ABSTRACT: Pulmonary vein (PV) disconnection by radiofrequency (RF) catheter ablation has been reported to cure atrial fibrillation (AF). Different techniques have been proposed. The aim of this study was to evaluate the technical limitations of both anatomical and electrophysiological approaches.
A total of 110 PVs were ablated in 26 consecutive patients (23 male, 3 female, mean age 51 +/- 9.5 years) with paroxysmal (n = 19, 73%), persistent (n = 3, 12%) or permanent (n = 4, 15%) AF. Accurate reconstructions of the PV ostia were obtained using fluoroscopy, electrophysiology, and the CARTO mapping system. Electrophysiological mapping was attempted in all PVs by means of a decapolar circular catheter. RF ablation was performed in a single-blind fashion in order to anatomically create circumferential lines around each PV. Completeness of anatomically-guided, circumferential RF lesions around the PVs was established by the physician using the CARTO system, who was unaware of the decapolar circular catheter electrophysiological recordings of the PVs. If PV potentials persisted, RF delivery was targeted to the electrophysiological breakthroughs.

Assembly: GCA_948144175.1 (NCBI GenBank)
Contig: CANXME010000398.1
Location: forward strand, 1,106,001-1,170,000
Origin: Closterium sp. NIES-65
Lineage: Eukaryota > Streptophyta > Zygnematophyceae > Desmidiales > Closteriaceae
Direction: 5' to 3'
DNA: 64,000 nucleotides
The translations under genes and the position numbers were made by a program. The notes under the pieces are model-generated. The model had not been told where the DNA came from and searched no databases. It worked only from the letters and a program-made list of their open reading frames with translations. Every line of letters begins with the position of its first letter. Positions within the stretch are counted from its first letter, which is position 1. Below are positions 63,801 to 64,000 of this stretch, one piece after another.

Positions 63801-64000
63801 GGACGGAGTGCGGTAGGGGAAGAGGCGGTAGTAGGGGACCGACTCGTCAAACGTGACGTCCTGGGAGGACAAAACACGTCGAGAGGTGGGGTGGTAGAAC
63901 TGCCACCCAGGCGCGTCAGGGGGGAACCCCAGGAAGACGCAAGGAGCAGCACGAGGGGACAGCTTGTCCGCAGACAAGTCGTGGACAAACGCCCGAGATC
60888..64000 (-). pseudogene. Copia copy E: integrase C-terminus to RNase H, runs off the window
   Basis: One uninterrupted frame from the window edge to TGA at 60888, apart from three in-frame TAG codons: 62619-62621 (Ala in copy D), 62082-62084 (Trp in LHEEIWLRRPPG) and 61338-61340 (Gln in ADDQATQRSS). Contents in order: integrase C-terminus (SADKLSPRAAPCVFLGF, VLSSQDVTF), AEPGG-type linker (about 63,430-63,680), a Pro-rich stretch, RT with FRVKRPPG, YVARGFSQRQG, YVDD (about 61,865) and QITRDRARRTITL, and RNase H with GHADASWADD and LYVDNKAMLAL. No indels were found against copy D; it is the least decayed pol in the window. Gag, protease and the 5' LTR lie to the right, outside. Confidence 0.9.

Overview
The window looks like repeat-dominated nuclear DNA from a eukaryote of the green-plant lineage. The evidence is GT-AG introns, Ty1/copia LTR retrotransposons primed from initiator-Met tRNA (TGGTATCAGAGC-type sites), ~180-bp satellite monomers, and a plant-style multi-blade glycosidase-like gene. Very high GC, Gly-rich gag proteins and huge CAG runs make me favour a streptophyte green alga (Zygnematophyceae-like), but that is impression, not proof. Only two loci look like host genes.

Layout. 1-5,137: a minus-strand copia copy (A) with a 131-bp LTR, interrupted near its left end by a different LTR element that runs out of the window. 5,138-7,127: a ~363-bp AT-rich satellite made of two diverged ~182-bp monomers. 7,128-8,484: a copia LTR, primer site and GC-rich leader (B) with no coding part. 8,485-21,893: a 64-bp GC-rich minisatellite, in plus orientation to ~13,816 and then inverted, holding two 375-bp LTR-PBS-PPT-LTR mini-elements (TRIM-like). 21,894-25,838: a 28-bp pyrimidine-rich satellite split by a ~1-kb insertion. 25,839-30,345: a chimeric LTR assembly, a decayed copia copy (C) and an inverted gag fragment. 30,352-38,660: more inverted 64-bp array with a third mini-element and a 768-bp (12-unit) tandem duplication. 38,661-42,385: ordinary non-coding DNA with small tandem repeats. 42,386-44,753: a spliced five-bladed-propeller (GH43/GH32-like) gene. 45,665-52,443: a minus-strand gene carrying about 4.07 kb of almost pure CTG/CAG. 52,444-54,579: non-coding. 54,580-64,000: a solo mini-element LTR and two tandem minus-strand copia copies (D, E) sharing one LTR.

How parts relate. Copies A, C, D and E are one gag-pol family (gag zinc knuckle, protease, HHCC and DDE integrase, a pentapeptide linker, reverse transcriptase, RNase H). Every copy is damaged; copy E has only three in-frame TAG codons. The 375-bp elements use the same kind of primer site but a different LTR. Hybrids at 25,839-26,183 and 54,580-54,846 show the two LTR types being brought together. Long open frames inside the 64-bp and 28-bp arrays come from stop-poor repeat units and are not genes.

All PV ostia were anatomically ablated by performing circumferential RF lesions. Among 110 PVs, 73 (66%) were fully mapped by use of circular catheters. After anatomical ablation, electrical disconnection was achieved in 44/73 PVs (60%). In the remaining 29 PVs (40%), a median of one RF pulse (mean 1.8 +/- 1.4) was necessary to achieve complete PV disconnection. Total procedure duration, fluoroscopy time, and RF delivery time were 232 +/- 29, 50 +/- 16 and 39 +/- 11 min, respectively. Pericardial effusion occurred in one patient after the procedure. After 10.5 +/- 6.4 months, 21 patients (81%) were in stable sinus rhythm and 13 of them (62%) discontinued all drugs after 6 months. Only 4 patients (15%) required two procedures.
Electrical PV disconnection cannot be achieved in many PVs by means of a pure anatomical approach. On the other hand, electrophysiological mapping cannot be performed in many PVs owing to anatomical variations. An integrated approach might overcome these limitations.
Journal of Cardiovascular Medicine 09/2006; 7(8):586-91. · 1.51 Impact Factor